Envoys have their say

Amr Yehia , Tuesday 1 Nov 2022

Al-Ahram Weekly sounds out ambassadors to Egypt on their countries’ outlook for COP27

Ambassadors to Egypt


Jose Octavio Tripp, ambassador of Mexico 

In logistical terms, Egypt has implemented a world-class effort to transform Sharm El-Sheikh into a spectacular, intelligent and environmentally friendly city in a brief period. Sharm will be a clear example of the Egyptian commitment to the green cause.

The adverse effects of climate change threaten the exercise of fundamental human rights: access to a healthy environment, health, food, drinking water, adequate housing, education, and culture, as well as the right to self-development and life. With this awareness, the inseparable link between the protection of human rights and action against climate change is becoming increasingly evident. 


Ambassador Christian Berger, head of the European Union delegation to Egypt

The EU is committed to keeping the 1.5 C target within reach, calling upon all parties, particularly major emitters, to increase their short- and long-term ambition, enhance climate action, and increase international climate finance mobilisation. The EU reaffirms its leadership and ambition in committing to 2050 climate neutrality and a net domestic reduction of at least 55 per cent in GHG emissions by 2030.

As the world’s largest contributors of climate finance, the EU and its member states are constantly working to strengthen support and increase transparency with other developed countries in both meeting the $100 billion target and doubling adaptation finance.


Hong Jen Wook, ambassador of South Korea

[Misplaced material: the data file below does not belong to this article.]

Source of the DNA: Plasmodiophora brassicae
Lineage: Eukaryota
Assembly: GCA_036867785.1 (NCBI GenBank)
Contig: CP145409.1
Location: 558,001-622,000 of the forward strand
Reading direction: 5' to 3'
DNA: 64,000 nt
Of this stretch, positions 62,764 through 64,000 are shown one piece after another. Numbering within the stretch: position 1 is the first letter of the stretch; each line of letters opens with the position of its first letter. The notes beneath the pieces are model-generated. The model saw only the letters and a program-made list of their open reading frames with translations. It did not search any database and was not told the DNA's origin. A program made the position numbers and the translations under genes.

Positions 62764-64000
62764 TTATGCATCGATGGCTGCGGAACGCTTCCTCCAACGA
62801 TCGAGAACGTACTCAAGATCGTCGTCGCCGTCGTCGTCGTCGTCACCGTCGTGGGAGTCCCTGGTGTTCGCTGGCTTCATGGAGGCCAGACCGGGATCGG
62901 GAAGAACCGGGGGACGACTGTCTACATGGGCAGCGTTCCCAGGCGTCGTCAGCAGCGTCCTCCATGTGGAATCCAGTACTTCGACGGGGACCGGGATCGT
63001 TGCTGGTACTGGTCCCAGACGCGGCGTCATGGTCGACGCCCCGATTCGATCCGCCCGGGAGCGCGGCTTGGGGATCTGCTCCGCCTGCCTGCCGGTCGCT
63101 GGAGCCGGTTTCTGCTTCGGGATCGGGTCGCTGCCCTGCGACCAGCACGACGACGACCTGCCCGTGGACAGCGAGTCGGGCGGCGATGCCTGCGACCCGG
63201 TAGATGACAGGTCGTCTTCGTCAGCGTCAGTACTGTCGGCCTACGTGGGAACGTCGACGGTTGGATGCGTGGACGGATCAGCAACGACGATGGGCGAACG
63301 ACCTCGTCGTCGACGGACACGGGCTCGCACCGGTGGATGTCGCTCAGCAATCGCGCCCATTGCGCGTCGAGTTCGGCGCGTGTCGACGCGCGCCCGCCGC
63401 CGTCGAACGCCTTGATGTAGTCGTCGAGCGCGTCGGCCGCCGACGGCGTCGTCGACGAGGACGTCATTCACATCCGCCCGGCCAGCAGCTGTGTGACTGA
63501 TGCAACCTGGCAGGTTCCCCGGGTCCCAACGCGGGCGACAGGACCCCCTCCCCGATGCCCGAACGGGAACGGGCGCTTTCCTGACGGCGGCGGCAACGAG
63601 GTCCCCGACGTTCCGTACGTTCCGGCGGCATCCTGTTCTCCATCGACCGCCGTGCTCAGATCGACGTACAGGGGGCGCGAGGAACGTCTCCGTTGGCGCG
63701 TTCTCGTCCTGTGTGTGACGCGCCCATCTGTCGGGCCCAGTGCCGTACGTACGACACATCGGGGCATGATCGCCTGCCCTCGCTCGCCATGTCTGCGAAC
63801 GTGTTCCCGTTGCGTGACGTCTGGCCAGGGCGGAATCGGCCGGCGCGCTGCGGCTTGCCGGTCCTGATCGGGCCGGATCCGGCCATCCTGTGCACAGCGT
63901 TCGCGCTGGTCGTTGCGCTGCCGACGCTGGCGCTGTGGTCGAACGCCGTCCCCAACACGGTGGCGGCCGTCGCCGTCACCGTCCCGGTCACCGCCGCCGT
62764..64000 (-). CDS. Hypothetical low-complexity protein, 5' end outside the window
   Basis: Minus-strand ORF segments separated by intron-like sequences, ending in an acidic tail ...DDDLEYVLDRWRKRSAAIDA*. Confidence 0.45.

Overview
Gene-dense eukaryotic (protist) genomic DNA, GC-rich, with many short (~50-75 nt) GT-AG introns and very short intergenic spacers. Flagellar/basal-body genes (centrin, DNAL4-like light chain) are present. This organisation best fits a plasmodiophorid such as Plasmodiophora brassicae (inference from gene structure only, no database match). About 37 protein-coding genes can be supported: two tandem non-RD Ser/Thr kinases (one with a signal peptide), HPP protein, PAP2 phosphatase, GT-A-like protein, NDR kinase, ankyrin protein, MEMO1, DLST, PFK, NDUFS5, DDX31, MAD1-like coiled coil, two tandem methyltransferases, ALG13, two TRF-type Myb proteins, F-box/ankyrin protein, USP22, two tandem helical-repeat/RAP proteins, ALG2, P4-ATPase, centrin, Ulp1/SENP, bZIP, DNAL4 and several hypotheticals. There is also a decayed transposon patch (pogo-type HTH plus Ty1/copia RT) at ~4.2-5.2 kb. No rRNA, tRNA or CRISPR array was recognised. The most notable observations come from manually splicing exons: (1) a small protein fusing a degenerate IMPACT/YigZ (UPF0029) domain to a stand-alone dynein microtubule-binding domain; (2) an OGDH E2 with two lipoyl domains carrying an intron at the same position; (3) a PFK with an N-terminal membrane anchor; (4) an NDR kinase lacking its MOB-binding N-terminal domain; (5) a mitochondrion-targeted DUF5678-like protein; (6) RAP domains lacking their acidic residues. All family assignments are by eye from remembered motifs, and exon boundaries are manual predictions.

Extreme weather, such as heat waves, wildfires, floods, droughts, and so on, observed all around the world, reminds us that the international community must accelerate efforts to address climate change, especially in the midst of energy and food security crises caused by the Ukraine war. In this year’s COP27, we need to achieve balanced progress in the area of adaptation of climate change and expect to have constructive discussions on loss and damage, the agenda in which developing countries are much interested. 


Antonio Patriota, ambassador of Brazil 

Regarding financing, the negotiations to establish a new collective quantitative goal (NCQG) stand out. The new target will replace the $100 billion that developed countries had pledged, in 2009, to mobilise annually by 2025 – a target that has never been met. Brazil defends that any new goal must be consistent with the considerable funding needs, considering the bold and urgent goals of the climate change regime.

Also, at COP27, the future of the agriculture dialogue under the United Nations Framework Convention on Climate Change (UNFCCC) will also be discussed. Brazil advocates that the dialogue must continue to focus on the sector’s vulnerability to the impact of climate change and the need for resilience.


Hilde Klemetsdal, ambassador of Norway